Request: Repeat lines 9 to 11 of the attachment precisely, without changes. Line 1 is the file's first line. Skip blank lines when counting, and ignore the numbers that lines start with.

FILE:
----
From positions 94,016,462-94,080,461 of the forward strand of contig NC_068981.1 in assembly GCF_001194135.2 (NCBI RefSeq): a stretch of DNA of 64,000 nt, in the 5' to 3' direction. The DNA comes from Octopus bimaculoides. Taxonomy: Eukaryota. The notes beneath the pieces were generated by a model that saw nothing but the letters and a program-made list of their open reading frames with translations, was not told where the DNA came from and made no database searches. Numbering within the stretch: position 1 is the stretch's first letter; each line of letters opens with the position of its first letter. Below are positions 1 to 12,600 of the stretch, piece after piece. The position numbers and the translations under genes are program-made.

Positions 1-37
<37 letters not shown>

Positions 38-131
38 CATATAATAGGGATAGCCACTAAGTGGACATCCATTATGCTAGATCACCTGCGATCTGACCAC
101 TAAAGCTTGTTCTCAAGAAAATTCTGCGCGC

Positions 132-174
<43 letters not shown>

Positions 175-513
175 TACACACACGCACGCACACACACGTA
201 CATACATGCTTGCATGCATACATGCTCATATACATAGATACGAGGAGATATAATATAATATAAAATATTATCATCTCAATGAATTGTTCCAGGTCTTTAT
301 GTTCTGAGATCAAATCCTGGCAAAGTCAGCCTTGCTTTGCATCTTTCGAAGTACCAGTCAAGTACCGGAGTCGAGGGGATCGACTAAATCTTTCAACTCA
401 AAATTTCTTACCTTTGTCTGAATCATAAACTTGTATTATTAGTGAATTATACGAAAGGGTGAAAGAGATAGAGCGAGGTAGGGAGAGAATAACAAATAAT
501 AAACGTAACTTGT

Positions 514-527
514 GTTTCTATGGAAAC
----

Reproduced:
Positions 175-513
175 TACACACACGCACGCACACACACGTA
201 CATACATGCTTGCATGCATACATGCTCATATACATAGATACGAGGAGATATAATATAATATAAAATATTATCATCTCAATGAATTGTTCCAGGTCTTTAT